Thanks Sarah for the opportunity to share my story with you.  It's been so nice for me to take a trip down memory lane with some of these vintage covers!

Thank you to Joe for being so patient with my endless questions!

Joe was kind enough to share some his artwork from his romance cover portfolio. Do you remember any of these covers? 


Ann Major - The Goodbye Child - close up of a guy looking pensive with sailboats behind him

Ann Major, The Goodbye Child. Silhouette, 1991.




The Jewels of Time - a man and woman in a back-to-front embrace he has no shirt of course with a scatter of accessories on the back cover with a plantation home in the background

Tess Mallory, Jewels of Time. Loveswept, 1998.


Man Overboard - a man and woman in upscale clothing very 80s - he's looking at reader with one hand in his pocket

Karen Leabo, Man Overboard. Silhouette, 1995.


Proud Pillars Rising a man with his buckskin fringe shirt half off embracing a woman who is running her fingers through his mullet

Ana Leigh, Proud Pillars Rising. Leisure, 1991.


Ruby Fire - a couple surrounded by roses with their hair in a windmachine



A Talent for Love - Saranne Dawson

Saranne Dawson, A Talent for Love. Harlequin, 1990.



To Love a Stranger by Beverly Bird They are embracing, he has a big ol bouffant in the front, she is wearing a printed sweater and yes there are birds around them

Beverly Bird, To Love a Stranger. Silhouette, 1988. 



Texas Woman Connie Harwell

Connie Harwell, Texas Woman. Leisure, 1991


Wild Temptation Helen Conrad Blondes embracing on a windy hillside and of course he is not wearing a shirt he will probably catch a cold

Helen Conrad, Wild Temptation. Dell, 1986.

Comments are Closed

  1. 1
    Stella says:

    Wow!  What a wonderful feature to wake to this morning.  Not only is Joe’s career interesting but the amount of thought and commitment to each book that went into each cover is readily apparent.  Thank you both!

  2. 2
    Sandy C. says:

    This is one of the most interesting interviews I’ve read in a long time!  This really shows that art is art, no matter what method you choose to express it.  Joe, your work is beautiful. Matte painting is difficult, and impressive, because it’s the art of illusion – even with Photoshop, etc. there must be challenges to that line of work. I can’t say I recognize any of the covers, but I love that Joe has come forward to be interviewed and share his vast knowledge with all of us!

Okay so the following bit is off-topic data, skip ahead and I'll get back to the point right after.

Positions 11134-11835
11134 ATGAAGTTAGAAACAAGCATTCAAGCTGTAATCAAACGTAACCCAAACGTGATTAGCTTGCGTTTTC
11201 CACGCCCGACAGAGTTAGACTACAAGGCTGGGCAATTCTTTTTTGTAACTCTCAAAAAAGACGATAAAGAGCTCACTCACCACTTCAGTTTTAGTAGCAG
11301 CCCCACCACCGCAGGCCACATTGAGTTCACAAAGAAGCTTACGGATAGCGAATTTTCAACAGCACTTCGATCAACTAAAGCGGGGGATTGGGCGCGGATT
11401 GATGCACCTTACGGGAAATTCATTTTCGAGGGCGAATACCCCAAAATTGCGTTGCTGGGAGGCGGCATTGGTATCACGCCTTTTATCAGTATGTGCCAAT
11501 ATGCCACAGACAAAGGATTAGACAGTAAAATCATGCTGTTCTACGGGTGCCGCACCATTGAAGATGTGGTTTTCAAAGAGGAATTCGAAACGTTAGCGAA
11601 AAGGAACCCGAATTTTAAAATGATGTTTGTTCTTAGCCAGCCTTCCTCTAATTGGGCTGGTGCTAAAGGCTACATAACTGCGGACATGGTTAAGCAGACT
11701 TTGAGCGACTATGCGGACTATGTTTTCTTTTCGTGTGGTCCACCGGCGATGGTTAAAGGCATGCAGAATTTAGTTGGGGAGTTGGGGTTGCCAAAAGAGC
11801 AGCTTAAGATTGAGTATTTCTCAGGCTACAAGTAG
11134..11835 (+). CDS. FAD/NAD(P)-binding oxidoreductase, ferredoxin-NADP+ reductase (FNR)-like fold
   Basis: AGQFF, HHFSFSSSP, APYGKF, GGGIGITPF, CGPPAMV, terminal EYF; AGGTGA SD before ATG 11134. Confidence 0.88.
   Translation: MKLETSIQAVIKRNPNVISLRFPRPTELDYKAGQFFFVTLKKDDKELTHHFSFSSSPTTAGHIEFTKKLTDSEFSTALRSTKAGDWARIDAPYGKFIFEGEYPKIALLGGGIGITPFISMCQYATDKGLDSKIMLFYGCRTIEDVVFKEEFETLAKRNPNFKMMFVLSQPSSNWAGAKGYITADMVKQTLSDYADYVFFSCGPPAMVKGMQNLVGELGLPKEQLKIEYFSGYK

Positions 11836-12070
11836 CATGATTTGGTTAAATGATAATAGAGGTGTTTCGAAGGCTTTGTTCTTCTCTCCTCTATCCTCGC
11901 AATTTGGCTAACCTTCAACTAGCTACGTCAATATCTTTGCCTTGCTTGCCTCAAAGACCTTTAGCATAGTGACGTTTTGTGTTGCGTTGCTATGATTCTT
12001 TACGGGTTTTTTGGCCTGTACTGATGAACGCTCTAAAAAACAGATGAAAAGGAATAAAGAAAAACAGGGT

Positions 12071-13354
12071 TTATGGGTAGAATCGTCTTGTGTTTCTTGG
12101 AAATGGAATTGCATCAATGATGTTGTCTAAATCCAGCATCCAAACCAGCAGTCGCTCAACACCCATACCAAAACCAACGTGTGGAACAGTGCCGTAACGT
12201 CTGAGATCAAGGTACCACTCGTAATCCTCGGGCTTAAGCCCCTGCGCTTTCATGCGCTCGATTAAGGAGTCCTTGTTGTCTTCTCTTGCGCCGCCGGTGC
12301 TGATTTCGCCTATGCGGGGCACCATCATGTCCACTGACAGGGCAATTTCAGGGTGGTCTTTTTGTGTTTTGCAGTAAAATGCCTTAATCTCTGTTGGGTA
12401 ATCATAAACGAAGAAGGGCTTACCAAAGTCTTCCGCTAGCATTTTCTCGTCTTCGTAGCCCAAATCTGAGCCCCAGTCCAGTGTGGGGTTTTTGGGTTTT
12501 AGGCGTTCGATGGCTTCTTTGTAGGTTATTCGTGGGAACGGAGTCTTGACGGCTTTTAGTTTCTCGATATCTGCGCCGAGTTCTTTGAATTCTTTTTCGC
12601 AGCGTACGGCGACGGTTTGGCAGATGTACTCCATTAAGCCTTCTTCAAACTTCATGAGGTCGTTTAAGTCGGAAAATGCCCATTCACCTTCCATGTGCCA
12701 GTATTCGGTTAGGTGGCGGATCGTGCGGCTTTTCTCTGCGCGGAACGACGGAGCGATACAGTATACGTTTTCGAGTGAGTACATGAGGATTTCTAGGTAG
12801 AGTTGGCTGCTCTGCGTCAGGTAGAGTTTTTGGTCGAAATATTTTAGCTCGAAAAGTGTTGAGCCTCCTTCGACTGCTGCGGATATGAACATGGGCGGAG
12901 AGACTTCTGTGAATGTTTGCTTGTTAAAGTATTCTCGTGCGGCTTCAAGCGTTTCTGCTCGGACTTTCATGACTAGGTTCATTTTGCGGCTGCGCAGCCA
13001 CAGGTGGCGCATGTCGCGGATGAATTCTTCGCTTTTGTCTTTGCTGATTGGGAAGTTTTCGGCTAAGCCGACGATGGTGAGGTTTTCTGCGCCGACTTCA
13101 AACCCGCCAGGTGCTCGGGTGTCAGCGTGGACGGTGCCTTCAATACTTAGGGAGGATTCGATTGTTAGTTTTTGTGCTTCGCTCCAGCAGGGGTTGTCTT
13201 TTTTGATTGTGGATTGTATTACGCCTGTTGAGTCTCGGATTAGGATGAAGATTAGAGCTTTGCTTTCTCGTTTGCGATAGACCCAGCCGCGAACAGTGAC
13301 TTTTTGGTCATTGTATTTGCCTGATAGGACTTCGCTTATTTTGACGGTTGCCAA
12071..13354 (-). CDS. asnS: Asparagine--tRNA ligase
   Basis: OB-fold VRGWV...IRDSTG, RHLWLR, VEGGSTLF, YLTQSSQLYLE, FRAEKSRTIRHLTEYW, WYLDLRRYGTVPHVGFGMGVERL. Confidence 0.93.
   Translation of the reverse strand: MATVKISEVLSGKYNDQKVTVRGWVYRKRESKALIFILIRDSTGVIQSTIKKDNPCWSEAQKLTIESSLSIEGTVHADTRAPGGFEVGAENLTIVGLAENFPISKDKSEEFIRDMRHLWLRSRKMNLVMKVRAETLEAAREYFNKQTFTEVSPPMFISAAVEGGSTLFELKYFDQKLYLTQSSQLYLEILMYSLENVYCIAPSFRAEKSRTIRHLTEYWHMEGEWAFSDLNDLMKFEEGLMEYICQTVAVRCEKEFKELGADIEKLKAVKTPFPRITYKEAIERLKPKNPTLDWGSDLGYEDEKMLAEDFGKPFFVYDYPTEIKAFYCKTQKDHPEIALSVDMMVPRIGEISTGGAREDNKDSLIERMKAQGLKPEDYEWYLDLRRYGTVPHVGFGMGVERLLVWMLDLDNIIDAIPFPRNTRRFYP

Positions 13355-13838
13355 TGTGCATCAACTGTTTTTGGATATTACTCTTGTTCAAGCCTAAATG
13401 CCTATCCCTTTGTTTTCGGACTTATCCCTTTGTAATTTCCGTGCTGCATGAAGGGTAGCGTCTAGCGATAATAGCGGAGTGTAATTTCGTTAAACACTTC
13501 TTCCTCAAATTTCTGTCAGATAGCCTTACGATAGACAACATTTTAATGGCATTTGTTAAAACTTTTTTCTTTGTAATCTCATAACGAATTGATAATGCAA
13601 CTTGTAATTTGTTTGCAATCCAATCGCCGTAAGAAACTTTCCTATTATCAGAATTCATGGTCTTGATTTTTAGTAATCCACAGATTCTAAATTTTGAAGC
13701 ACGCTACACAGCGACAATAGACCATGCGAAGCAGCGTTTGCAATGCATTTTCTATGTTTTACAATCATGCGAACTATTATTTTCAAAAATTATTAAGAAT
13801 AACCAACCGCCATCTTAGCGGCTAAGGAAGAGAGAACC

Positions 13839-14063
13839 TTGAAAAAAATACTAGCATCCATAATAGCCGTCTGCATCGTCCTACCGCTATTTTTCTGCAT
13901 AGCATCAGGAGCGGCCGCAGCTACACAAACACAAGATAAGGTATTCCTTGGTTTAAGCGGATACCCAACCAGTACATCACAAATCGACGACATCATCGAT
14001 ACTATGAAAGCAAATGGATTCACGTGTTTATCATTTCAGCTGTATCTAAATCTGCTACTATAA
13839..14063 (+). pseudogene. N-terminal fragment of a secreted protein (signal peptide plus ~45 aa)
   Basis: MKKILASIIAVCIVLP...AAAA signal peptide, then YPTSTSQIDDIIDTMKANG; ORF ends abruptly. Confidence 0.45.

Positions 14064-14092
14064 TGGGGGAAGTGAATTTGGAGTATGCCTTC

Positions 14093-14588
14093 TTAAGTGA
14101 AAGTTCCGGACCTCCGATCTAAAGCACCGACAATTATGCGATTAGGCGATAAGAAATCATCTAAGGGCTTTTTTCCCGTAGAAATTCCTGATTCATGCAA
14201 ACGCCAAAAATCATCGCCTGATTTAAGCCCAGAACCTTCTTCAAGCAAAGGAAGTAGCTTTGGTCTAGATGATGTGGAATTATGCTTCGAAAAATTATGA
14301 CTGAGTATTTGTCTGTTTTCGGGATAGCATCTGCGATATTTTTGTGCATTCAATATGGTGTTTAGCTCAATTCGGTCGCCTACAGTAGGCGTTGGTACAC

3. 3
    Liz Talley says:

    Such an interesting post – I had to pop by and thank you. Fascinating! I had always wondered how the painted covers were done…and now I know. Thanks for featuring Joe and giving us a glimpse into a cover artist’s world.

  4. 4
    DonnaMarie says:

    I definitely remember that Beverly Bird! I probably cracked the cover on all those Silhouettes, but I had a fondness for her back in the day.

    I have to say that I’ve always been a big fan of matte artists. I think people might be surprised by how much of what they see in a movie is actually painted. I remember watching a making of “Star Wars” that featured some of the matte painting used and thinking all those sets I painted in high school were like a kindergardener’s drawings.

    Thanks for inviting Joe over to play.

  5. 5
    Anna C. says:

    This interview was FABULOUS! So interesting! It also confirms suspicions I always had about the process. There’s a Johanna Lindsey (one of her westerns?) with a cover model who is obviously Fabio with black hair. If you looked closely, you see that the tips of his luxuriously flowing mane were still blonde, like some poor shmoe had painted him as was and then had to change it to match the book.